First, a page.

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Mobile Communication, Pervasive Computing, and Collective Action

Howard Rheingold was one of the creators HotWired, as well as editor of The Whole Earth Review and editor-in-chief of The Millennium Whole Earth Catalog. More recently, Rheingold wrote the book Smart Mobs: The Next Social Revolution.

Howard Rheingold was one of the creators HotWired, as well as editor of The Whole Earth Review and editor-in-chief of The Millennium Whole Earth Catalog. More recently, Rheingold wrote the book Smart Mobs: The Next Social Revolution.

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After an introduction by Jon Lebkowsky, Rheingold’s SXSW Interactive keynote touched on the topics of the new commonwealth created by the Net and cellphones, how people are leveraging those technologies, and some of his concerns about the future. What follows is a partial transcript of his talk.

I have no PowerPoint today. I found that with the combined use of PowerPoint right after lunch with the lights down, you might as well hand out graham crackers and take naps.

We are living in and benefiting from a commonwealth in which individuals are able to contribute to the benefit of all. That commonwealth is under attack. It’s being enclosed, privatized, metered, and sold back to us. The extension of copyright law into places it doesn’t below, the attempts to compromise the end-to-end principle of the Internet, and the innate right to innovate that’s built into the Internet all add up to a rip off of our culture and our children’s and their children’s culture. We need to resist it, and one was to resist is to fight back. The EFF does a great job doing that. Support EFF.

There is another way for this group, and that’s what I want to speak to. We can create a new commonwealth, and we can create it faster than it can be ripped off. I can’t be too specific about it. Who could have been specific about the Web back in the days when we had 2400 baud modems? The new commonwealth should be open, self-organizing, self-documenting, and foundational.

It started four years ago. I was on the streets of Tokyo noticing something that was really strange to American eyes back then. I saw 1 in 5 people walking down the street and looking at their cell phones. Sometimes you need to get out from behind the computer and into the face-to-face world. What I saw in Helsinki was people carrying their cell phones in their hand. The Finnish word for mobile phone is the diminutive term for hand: little hand. And they look at them a lot. I was having coffee in an outdoor caf鬠and I saw three teenagers encounter two adults. One of the kids looked down at his mobile phone and smiled. He showed his two peers, who smiled, but he did not show the two adults. They continued the conversation as though it were normal. I had no idea what it was.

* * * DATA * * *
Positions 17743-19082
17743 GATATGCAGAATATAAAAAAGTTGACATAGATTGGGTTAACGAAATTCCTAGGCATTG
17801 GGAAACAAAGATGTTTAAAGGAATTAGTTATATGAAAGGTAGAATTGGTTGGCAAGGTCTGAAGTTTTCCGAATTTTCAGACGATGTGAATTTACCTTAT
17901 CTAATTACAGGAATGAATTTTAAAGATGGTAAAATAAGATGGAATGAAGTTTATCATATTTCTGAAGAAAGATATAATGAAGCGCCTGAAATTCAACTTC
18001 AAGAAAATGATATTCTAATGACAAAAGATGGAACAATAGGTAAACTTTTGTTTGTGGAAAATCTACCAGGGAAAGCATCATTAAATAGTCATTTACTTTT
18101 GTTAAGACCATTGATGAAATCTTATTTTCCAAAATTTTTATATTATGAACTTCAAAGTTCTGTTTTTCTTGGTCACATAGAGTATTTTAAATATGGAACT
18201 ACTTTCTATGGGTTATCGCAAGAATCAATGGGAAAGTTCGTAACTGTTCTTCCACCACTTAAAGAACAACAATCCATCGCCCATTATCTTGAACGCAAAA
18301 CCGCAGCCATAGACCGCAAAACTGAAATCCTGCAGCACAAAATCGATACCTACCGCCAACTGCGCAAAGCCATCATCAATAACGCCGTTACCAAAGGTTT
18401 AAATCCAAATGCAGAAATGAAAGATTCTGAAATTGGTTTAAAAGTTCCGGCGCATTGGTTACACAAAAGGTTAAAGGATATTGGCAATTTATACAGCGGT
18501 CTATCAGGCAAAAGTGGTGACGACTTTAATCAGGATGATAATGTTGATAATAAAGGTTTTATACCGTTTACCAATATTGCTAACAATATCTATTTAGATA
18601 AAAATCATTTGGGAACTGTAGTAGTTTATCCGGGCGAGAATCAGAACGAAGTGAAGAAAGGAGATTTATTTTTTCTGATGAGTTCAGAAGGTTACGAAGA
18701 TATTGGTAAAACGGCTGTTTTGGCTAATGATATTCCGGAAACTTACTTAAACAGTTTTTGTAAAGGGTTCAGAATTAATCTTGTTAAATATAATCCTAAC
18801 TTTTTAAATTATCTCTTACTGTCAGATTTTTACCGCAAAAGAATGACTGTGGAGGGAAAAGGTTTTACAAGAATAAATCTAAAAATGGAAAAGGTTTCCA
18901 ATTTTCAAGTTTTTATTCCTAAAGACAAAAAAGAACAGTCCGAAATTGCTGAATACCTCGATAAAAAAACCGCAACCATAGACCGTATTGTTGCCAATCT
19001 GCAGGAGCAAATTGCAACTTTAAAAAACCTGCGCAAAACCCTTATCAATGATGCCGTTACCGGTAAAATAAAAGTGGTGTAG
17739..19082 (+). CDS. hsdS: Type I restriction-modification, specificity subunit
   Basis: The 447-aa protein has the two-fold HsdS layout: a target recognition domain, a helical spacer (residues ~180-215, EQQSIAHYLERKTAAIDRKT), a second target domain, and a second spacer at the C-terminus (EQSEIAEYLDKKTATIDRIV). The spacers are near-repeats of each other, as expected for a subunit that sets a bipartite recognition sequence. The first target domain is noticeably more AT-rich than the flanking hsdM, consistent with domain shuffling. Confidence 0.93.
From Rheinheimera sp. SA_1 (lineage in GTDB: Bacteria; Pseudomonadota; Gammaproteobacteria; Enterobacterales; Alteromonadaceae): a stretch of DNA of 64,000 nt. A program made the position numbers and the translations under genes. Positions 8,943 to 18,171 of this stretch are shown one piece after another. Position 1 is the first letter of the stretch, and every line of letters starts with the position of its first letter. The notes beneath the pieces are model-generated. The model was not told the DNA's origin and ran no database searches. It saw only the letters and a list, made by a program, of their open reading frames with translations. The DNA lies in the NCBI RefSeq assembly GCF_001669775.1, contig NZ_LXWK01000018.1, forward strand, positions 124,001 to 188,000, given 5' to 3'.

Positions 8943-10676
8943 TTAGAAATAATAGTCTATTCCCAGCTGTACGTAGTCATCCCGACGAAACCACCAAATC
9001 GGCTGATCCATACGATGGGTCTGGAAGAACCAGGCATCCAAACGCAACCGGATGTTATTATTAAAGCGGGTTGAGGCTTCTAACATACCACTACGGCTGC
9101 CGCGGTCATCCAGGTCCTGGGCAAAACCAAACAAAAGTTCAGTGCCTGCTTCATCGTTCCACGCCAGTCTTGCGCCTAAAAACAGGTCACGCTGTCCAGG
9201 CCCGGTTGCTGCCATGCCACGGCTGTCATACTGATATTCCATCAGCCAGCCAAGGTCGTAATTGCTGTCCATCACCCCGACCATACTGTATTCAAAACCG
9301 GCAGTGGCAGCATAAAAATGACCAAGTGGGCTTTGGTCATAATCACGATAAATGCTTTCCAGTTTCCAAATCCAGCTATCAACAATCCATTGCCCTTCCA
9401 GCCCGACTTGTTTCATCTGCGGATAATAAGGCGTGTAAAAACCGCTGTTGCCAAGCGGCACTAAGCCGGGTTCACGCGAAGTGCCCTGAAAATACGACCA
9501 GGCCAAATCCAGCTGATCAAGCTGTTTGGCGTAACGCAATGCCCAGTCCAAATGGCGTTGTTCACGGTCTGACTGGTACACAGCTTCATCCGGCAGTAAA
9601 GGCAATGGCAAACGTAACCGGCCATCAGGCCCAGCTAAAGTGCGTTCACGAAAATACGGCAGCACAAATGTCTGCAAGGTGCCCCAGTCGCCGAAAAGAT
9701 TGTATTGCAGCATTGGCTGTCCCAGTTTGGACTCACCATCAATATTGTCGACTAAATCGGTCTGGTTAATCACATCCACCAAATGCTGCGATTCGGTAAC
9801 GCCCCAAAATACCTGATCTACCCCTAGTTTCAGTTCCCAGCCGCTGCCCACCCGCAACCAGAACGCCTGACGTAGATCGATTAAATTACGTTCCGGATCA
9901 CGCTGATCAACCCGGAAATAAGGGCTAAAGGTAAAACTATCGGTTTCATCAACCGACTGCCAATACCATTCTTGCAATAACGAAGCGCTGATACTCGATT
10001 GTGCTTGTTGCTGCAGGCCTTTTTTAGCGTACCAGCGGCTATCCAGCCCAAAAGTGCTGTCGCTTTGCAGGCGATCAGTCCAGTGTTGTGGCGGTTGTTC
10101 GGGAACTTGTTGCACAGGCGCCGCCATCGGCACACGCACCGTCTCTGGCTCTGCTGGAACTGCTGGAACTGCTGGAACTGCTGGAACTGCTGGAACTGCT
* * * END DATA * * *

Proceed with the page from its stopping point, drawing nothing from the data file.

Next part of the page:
The first law of research is to ask someone who knows. The second law of research is that if you don’t know who to ask, ask who knows? The people I talked to used words like “swarming” and “flocking” to describe the behavior. Eight friends would descend on a fast-food restaurant from eight different directions because they’d been exchanging text messages.

In Manila, people using similar tactics contributed to the fall of the Estrada regime. People self-organized demonstrations using text messages. The telephone tree is a relatively old organizing method, but it takes some time to call 10 friends. It takes less time to key in a message that will be sent onto everyone else in a friend’s address book.

Some kind of threshold had been lowered. People were interacting in a new way because they had a new way to communicate. Before I got more informed about collective action, I started looking at the technology. This will give us a lens to bring things into focus. These devices we know as telephones are morphing. They’re little Internet devices. That reminds me of what happened to PCs and the Internet. This little thing on my belt is probably more powerful than the first PC I bought.

Whatever’s happening here, for better or for worse, is going to happen to a lot more people than the PC and the Internet. There are people walking around slums barefoot talking on cellphones. The Grameen Bank gives microloans to women who own the one cellphone in their village. People who were not able to derive economic benefits from previous revolutions will be able to. Everything that the Internet brings is now untethered from the desktop and will colonize parts of the sphere that were never colonized by computation.

Another thing we remembered about the PC and Internet that will be incredibly important and uncertain is that the users created the applications. Bill Gates was a 19-year-old dropout. So were the guys who started Apple. Yes, the U.S. Defense Department and IBM all created a platform, but the mainframe computer world was not the reason for the PC. The microchip and the television screen allowed that to happen. They didnt give us mainframes, they gave us personal computers.